Book review: 'Poor Little Bitch Girl' by Jackie Collins

By Claudia Deane
Wednesday, February 10, 2010


By Jackie Collins

St. Martin's. 472 pp. $26.99

I was a Jackie Collins virgin.

Until, that is, "Poor Little Bitch Girl" arrived on my doorstep in an anonymous brown wrapper. After opening it, I immediately did what I had done with Judy Blume's "Forever" in junior high school: hurried to my desk and shoved the book, front cover down, in the middle of a very large pile of papers. (I want my 5-year-old to increase her vocabulary, but I don't want her expelled from kindergarten!)

"Poor Little Bitch Girl." The title says it all, really. The wee, sad young thing referred to is Annabelle Maestro, the beautiful but underappreciated daughter of two mega movie stars. She has made it on her own as the diamond in a high-end, Manhattan call-girl ring. When her mother is viciously murdered in Beverly Hills, Annabelle is thrown together with former high school classmate Ms. Denver Jones, a "hot-shot attorney" who describes herself as "a normal, healthy American female, acting like a normal, healthy American male." One of their mutual lust interests is hunky shipping heir Bobby Santangelo Stanislopoulos, son of Collins's recurring character Lucky Santangelo.

Oh, but here's the good part: There's a Washington angle to this salacious story. It's a U.S. senator, of course: soulless, sexually avaricious and fairly stupid, traits balanced by his having a wealthy, well-connected wife and a full head of hair. Sen. Stoneman is in the midst of a two-year affair-gone-wrong with his young personal assistant Carolyn Henderson, another old classmate of Annabelle and Denver's.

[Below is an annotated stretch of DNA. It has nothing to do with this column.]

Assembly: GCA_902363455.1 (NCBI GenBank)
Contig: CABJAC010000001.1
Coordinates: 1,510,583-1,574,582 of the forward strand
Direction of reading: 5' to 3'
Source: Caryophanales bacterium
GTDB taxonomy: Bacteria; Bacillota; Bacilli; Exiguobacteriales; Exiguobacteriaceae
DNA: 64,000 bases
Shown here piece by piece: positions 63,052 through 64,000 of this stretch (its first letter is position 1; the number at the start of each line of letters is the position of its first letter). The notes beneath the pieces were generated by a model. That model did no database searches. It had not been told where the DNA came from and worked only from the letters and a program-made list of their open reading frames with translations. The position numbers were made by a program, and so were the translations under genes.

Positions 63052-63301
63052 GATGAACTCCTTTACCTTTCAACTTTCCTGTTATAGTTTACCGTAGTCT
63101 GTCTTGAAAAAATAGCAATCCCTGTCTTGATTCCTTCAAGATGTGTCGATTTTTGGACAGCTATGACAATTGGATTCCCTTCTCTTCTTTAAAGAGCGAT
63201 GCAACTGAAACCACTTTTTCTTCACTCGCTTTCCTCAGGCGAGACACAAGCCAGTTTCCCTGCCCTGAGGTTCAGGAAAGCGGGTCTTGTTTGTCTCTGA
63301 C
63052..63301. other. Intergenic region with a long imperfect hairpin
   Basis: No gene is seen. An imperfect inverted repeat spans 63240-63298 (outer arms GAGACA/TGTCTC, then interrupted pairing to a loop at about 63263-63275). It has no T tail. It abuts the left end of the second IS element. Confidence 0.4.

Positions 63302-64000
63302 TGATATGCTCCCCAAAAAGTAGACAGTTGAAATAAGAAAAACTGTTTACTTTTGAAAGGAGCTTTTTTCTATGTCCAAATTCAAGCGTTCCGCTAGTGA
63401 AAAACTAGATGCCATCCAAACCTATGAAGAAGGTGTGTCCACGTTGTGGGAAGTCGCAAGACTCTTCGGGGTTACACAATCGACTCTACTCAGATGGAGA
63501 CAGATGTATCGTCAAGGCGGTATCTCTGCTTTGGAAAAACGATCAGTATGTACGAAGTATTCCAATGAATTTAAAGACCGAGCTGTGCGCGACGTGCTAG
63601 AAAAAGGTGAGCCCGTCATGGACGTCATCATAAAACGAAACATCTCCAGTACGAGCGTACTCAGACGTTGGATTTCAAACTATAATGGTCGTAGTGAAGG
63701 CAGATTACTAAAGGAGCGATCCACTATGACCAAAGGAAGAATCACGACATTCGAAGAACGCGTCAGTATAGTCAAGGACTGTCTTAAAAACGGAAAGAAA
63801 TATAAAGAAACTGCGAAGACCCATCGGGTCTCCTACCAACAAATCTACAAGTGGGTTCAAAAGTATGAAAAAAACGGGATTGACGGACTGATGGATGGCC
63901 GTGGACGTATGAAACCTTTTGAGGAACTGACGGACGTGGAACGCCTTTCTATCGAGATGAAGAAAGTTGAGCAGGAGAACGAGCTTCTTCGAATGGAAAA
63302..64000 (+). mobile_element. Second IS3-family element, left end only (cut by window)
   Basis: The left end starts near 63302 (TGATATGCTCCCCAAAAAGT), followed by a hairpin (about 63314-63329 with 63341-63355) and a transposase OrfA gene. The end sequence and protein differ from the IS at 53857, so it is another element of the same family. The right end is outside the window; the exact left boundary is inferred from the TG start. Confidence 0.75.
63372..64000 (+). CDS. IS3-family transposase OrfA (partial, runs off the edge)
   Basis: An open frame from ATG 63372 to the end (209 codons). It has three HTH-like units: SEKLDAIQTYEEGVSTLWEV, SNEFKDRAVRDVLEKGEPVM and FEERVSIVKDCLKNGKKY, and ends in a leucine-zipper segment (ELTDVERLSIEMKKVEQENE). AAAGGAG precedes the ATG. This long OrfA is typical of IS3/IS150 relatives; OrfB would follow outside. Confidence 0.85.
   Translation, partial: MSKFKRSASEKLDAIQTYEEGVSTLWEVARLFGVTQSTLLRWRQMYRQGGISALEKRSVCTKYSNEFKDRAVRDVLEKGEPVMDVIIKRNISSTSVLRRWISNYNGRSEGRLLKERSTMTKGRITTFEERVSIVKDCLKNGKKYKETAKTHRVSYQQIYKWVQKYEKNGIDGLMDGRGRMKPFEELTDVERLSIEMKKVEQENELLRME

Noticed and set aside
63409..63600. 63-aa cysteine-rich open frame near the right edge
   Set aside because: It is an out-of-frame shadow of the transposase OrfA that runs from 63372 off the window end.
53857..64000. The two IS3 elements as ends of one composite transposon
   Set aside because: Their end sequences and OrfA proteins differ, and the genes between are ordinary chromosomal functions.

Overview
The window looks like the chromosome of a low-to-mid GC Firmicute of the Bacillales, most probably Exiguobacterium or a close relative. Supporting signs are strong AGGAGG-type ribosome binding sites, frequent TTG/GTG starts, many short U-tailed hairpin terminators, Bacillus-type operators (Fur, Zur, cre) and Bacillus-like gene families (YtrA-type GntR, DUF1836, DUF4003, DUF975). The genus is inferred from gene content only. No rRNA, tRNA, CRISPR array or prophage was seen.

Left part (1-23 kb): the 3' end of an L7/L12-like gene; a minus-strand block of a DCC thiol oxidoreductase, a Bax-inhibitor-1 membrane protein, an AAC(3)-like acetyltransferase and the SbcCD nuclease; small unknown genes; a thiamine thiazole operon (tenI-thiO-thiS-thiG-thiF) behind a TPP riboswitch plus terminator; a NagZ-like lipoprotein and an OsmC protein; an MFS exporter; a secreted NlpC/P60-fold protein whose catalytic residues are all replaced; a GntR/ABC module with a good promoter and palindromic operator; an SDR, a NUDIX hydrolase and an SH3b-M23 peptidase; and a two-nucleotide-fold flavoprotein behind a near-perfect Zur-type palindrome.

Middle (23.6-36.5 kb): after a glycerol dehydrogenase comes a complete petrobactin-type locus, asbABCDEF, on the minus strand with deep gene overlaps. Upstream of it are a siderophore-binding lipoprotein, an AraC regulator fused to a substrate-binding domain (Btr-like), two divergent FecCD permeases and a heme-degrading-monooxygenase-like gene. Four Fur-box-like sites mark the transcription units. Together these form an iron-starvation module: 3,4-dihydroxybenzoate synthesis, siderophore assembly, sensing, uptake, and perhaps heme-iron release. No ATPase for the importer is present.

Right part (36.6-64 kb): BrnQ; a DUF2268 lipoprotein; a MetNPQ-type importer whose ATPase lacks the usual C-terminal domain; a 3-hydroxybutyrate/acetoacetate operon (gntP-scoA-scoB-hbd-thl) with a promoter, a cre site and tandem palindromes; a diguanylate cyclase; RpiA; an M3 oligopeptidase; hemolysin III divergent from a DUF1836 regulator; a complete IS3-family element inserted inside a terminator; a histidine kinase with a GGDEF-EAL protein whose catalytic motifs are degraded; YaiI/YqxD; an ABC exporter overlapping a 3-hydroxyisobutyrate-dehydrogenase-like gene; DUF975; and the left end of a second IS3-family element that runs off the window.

Wait, you say. Surely no modern, educated young woman is so naive as to believe the intimate promises of an elected official. And would a real-life politician actually risk his career for the sake of such fleeting, repetitive satisfactions? Hello? Clearly, you're from out of town.

If there was anything surprising in my first visit to CollinsWorld, it was how totally unshocked I was. Who knew that following politics could prepare you so well for this stuff! High-class call girls? Totally 2008. And don't let's get started with the intern thing. Yes, there's sex on the first page of the book, sex on the last page and plenty more in the middle, but the same goes for the front section of our daily newspaper.

I read this novel in two sittings and was slowed down only by the occasional need to read giggly snippets out loud to whatever consenting adult was in earshot, i.e., "As for the bed activity . . . double, triple wow! Not to mention bingo!" I'm not proud of this, and I truly hope my mother and my book club never find out, but in the Collins virginity department, I have been guiltily, divertingly deflowered.

Deane is a writer in Silver Spring.

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